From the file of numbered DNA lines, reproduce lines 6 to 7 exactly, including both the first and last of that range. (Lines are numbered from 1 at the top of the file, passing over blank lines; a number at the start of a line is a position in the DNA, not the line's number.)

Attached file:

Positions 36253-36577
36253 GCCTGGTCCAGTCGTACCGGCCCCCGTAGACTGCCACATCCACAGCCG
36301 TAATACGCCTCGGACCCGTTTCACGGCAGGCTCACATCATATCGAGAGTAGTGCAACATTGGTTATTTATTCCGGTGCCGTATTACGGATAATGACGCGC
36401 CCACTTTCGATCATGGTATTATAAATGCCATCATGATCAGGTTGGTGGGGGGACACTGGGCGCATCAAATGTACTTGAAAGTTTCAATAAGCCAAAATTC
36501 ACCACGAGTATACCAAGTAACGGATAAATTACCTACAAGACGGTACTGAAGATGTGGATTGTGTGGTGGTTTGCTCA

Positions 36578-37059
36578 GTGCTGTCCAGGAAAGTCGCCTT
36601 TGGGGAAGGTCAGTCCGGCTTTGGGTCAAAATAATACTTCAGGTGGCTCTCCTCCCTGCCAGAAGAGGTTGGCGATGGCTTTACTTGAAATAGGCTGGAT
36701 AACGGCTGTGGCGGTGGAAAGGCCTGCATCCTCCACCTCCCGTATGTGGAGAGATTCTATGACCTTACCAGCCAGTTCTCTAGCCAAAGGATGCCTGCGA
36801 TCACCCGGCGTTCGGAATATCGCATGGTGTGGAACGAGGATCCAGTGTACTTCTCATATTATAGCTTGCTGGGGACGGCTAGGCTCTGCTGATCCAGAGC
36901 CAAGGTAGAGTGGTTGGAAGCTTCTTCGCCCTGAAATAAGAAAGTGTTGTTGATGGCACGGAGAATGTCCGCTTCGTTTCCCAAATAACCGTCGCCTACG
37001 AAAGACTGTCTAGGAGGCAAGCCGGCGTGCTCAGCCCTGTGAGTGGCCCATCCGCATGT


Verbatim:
Positions 36578-37059
36578 GTGCTGTCCAGGAAAGTCGCCTT